And that's why we started out saying security is a process. It's, it's not a [00:12:00] product. It's a, it's a process of continually managing the risk of alright, but if the objective of the cybersecurity industry was to prevent a breach and prevent data theft, clearly you look around and I, I challenge you to find some sort of evidence of a success.

And this is what I do for a living. This is my profession. So after a while I thought, okay, let's, let me look at the evidence of the failure. And it was there in at least five areas. That, that I started to talk about as, as I put together this circle and figure out why do we continually fail and then fail again.

And then fail the next year. And the first thing I, I, I saw is that, is with our products, our cybersecurity products. I thought what we don't, I go to, I don't know what you guys, but you know, I go to at least 30, 40 events, cybersecurity events every year. And we don't talk about the fact that our, our products, they just don't work.

They just, they just, they just don't work. And, and, and No, when you go to the events, when you go to the events, they have a, a lot of the marketing has [00:13:00] unrealistic claims. Well, you've got vendors out there stating things like, Solving the human factor, you know? No, you didn't. Didn't. Right. Exactly. Exactly.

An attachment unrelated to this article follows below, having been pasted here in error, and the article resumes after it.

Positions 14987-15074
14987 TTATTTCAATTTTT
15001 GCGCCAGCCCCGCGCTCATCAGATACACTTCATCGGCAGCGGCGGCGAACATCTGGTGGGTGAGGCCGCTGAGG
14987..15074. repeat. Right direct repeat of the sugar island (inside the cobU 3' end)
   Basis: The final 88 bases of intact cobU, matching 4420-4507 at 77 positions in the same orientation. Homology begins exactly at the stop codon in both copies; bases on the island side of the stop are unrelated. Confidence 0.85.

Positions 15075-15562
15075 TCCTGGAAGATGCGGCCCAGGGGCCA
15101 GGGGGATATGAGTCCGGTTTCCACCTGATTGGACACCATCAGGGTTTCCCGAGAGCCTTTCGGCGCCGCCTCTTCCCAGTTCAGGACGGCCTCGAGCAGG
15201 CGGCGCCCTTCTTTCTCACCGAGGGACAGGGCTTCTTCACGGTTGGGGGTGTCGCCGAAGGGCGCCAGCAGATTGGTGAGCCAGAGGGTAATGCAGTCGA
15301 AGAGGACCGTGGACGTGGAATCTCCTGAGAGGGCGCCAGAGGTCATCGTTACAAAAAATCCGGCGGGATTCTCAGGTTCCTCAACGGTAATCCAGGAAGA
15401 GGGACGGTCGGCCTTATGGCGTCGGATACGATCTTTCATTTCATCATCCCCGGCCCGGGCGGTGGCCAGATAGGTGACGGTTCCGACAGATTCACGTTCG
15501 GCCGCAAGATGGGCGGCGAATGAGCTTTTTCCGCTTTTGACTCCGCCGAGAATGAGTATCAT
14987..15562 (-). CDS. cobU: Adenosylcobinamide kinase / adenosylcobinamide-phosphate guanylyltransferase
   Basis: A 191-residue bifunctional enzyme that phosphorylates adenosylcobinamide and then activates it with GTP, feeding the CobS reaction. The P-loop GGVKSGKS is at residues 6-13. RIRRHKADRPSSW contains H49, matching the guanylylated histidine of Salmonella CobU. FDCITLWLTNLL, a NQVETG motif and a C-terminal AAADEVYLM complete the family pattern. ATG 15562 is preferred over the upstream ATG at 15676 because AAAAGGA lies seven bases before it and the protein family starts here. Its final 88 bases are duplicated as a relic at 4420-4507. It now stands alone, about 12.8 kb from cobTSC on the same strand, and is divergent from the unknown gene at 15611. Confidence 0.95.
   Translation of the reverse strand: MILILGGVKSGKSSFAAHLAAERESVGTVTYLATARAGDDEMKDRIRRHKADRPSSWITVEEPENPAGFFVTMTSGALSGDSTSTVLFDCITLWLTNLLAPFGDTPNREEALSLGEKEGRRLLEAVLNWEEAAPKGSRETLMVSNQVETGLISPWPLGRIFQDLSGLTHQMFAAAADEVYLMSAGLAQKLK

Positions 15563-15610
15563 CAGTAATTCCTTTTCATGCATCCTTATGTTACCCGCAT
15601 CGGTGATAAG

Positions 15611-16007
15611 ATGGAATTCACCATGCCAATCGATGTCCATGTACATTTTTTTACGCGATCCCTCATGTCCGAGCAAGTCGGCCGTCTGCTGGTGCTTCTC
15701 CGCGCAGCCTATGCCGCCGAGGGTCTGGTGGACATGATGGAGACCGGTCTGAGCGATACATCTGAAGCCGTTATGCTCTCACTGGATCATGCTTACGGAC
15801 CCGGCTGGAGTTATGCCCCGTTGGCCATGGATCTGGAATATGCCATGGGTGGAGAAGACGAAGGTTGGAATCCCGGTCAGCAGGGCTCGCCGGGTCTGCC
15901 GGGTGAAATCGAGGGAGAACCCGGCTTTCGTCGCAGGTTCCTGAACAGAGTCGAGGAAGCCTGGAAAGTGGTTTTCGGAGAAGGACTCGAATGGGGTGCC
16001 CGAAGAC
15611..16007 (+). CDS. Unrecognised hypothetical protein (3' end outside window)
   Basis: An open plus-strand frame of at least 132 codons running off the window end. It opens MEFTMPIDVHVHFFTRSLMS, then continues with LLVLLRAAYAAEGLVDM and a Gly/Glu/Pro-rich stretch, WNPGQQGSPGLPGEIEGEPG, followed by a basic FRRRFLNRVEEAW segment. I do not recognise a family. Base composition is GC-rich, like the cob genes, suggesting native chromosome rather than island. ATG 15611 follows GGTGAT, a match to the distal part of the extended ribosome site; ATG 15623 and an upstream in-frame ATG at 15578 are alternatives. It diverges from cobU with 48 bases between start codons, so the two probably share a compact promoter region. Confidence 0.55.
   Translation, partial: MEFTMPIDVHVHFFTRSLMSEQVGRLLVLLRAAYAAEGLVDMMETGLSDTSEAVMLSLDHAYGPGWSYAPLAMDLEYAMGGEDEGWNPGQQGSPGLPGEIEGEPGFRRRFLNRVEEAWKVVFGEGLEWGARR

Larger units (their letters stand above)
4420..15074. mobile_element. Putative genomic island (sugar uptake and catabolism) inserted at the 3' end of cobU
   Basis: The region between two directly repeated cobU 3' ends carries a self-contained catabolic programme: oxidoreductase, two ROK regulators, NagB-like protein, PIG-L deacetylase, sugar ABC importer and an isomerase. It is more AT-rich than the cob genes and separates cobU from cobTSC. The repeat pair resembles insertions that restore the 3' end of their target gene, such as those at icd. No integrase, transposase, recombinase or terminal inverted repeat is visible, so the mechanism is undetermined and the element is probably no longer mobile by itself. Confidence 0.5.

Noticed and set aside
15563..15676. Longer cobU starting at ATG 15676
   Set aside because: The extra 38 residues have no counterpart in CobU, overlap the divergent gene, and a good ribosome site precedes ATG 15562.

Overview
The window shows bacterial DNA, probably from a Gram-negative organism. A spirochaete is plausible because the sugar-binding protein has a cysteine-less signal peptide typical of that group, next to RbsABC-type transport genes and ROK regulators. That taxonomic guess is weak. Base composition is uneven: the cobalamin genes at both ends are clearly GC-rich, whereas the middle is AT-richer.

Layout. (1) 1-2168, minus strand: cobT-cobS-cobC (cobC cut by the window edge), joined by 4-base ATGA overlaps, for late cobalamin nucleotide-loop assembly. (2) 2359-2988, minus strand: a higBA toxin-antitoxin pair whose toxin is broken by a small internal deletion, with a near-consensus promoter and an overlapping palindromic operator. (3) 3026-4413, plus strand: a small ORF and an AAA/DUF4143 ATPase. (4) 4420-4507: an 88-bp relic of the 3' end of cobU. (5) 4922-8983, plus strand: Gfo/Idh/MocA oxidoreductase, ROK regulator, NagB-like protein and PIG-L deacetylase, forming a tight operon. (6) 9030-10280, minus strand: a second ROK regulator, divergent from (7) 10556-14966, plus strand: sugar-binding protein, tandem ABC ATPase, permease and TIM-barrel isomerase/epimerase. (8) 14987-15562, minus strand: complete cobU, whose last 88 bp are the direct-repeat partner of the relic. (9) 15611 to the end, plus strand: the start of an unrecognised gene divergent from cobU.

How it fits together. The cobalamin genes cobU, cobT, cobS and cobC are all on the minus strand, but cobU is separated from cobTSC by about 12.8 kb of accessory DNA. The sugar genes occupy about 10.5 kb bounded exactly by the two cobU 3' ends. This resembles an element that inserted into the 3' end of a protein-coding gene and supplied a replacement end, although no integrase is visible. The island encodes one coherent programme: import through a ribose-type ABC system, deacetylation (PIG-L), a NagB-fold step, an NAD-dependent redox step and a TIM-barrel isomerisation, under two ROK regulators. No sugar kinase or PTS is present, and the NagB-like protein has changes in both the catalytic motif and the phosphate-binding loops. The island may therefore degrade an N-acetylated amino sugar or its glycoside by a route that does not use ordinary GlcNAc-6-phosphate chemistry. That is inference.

But, and of course, you know, the events are sponsored by the, you know, the events are sponsored by the Exactly. There's not a lot of people who are gonna go up on stage and say, Hey, I think prob one of the problems in this industry is our products don't work. Our vendors don't give us, Products that work.

All right? They're always a step behind the threats. They were good for threats two or three years ago, but, but they're, you know, it's like they sell us knives to take the gunfights, I say, because we show up completely unprepared to meet the challenges on the threat landscape today. And, and, and I say that and you know, I understand vendors need to make money.

I do. But but we have, I think we don't speak enough that, Our products that we rely on in our industry aren't fit for purpose. They just, they just, they're just not up to the challenge of the threat landscape And the threat actors today, not, they don't [00:14:00] meet the capability, the adaptability, they don't change fast enough.